At temperatures that are below the gas-liquidÂ coexistence curve, the condensation of N_{2}Â takes place to form a liquid. Moreover, the coefficient would once again become negative. Thus, for N_{2}Â gas below 621 K, a Jouleâ€“Thomson expansion can be used to cool the gas until the formation of liquid N_{2}Â takes place.

**Formula of Joule Thomson Effect**

The Joule Thomson effect formula is below

Î¼JT = (âˆ‚T/âˆ‚P)H

For a gas temperature that is above the inversion temperature, the Î¼JT would be negative. The âˆ‚P shall be always negative in this case, which means that the âˆ‚ must be positive. Consequently, the warming of the gas will take place.

**Derivation of the Formula of Joule Thomson Effect**

First is the throttling process. Here, the enthalpy must be constant partially because only local conditions must be considered.

Consider the pushing of the fluid taking place by a piston. This exerts a pressureÂ Pi, while a need for a second piston arises to enable the fluid to pass through. The second piston will have the pressureÂ Pf, to facilitate backward movement.

ViÂ is the initial volume whileÂ VfÂ is the final volume.

Assume that no heat flow takes place, so energy change is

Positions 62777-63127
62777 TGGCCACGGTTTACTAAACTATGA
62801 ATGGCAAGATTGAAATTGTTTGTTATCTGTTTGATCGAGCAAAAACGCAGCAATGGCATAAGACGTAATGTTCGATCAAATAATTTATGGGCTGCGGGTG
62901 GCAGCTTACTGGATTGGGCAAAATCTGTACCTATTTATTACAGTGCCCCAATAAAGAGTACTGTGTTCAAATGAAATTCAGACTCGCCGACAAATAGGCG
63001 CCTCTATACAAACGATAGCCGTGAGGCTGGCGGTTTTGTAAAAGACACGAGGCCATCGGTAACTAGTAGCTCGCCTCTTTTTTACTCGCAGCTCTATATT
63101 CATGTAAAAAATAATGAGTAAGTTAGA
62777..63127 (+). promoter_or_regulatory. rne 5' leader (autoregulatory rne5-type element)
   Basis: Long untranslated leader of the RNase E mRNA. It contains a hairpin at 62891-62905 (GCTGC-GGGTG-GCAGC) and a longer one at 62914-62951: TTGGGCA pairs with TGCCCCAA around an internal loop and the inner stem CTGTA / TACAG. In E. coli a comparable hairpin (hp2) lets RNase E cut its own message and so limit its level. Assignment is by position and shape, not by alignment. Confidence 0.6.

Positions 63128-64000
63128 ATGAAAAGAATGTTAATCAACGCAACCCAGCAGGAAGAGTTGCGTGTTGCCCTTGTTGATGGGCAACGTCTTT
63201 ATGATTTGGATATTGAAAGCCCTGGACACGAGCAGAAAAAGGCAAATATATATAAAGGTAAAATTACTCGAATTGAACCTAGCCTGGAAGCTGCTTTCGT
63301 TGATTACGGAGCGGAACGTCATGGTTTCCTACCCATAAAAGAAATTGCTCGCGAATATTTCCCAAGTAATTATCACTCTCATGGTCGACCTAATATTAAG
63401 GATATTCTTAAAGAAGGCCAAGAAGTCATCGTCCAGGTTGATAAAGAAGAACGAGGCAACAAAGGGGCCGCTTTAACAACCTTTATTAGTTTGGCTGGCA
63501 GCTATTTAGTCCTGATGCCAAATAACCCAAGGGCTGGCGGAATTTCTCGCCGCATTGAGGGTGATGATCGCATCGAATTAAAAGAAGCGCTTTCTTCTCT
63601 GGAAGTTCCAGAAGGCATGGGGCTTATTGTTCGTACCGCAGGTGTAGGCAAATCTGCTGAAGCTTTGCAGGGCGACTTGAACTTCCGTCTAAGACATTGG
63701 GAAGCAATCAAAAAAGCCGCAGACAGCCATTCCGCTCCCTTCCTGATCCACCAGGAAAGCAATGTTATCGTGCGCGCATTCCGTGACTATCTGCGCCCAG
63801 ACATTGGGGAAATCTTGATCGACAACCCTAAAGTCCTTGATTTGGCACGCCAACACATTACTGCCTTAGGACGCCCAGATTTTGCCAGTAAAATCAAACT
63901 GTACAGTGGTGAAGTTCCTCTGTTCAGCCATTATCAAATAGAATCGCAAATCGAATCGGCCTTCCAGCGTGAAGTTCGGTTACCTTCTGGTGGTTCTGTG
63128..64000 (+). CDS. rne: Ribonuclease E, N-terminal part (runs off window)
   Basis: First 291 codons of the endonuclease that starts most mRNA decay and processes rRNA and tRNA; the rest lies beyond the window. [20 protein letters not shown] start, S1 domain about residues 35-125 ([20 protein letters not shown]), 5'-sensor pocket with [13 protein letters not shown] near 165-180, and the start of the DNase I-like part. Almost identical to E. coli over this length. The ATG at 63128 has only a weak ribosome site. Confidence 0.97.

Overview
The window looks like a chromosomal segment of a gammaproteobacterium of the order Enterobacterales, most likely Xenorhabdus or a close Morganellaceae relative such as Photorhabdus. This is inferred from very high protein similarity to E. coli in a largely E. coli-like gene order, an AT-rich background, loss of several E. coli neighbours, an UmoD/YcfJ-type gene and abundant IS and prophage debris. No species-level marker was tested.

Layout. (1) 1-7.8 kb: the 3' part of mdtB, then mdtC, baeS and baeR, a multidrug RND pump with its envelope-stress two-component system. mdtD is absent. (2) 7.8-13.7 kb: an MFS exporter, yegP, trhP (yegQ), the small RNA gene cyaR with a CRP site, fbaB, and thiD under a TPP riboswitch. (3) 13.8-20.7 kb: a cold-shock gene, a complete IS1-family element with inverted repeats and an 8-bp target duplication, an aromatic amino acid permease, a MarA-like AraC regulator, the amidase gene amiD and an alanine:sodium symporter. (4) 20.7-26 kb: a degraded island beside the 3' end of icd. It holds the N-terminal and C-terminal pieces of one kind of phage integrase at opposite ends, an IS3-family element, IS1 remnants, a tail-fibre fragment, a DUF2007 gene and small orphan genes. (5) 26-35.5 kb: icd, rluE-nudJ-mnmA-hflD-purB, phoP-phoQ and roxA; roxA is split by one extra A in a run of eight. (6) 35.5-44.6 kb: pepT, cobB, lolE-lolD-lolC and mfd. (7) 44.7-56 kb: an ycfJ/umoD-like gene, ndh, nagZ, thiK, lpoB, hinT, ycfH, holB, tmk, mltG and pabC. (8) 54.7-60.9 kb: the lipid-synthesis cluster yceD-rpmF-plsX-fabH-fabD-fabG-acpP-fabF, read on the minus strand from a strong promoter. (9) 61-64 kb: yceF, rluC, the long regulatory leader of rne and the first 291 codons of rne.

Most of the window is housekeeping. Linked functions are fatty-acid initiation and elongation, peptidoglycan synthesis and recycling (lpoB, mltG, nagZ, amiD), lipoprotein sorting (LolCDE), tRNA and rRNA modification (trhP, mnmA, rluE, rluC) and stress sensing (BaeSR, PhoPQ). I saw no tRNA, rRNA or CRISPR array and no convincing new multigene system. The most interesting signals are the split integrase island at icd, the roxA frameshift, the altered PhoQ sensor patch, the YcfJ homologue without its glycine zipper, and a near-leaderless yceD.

U_{f} â€“ U_{i} = Q + W, which in turn is = 0 +W_{left }+ W_{right}

Take W_{left –}Â to be positive andÂ W_{right }as negative. Therefore, the change in energy is

U_{f} â€“ U_{i} = P_{i}V_{i} â€“ P_{f}V_{f}

Rearranging this will provide

Uf + P_{f}V_{f}Â = U_{i} + P_{i}V_{i}

orÂ H_{f} = H_{i} so enthalpy is constant during the throttling process, soÂ âˆ‚H = 0

It is certainly difficult to think what is the physical representation of the Jouleâ€“Thomson coefficient,Â Î¼JT. Also, modern determinations ofÂ Î¼JT avoid the original method that was used by Joule and Thomson. Rather, measurements take place with a different, closely related quantity.

There are three variables T,Â P, andÂ H that the Jouleâ€“Thomson coefficient involves. Moreover, one can obtain a useful result immediately by applying theÂ cyclic rule. Furthermore, one may write the rule in terms of these three variables as

(âˆ‚T/âˆ‚P)_{H}(âˆ‚H/âˆ‚T)_{P}(âˆ‚P/âˆ‚H)_{T} = âˆ’1

Each of the three partial derivatives in this expression would carry a specific meaning. The first isÂ Î¼JT, while the second is the constant pressureÂ heat capacity,Â Cp

Cp = (âˆ‚H/âˆ‚T)P

and the third partial derivative is the inverse of theÂ isothermal Jouleâ€“Thomson coefficient,Â Î¼T

Î¼T = (âˆ‚H/âˆ‚P)T

**FAQs on Joule Thomson Effect**

**Question 1: Briefly explain the Joule Thomson effect?**

**Answer 1:** The Joule Thomson effect is simply a thermodynamic process. Furthermore, this process happens when the expansion of fluid takes place from high to low pressure at constant enthalpy.

**Question 2: What are the factors on which the change in temperature is experienced by gas during expansion?**

**Answer 2:** The factors on which the change in temperature which a gas experiences during expansion are initial pressure, final pressure, and the manner in which the expansion is carried out.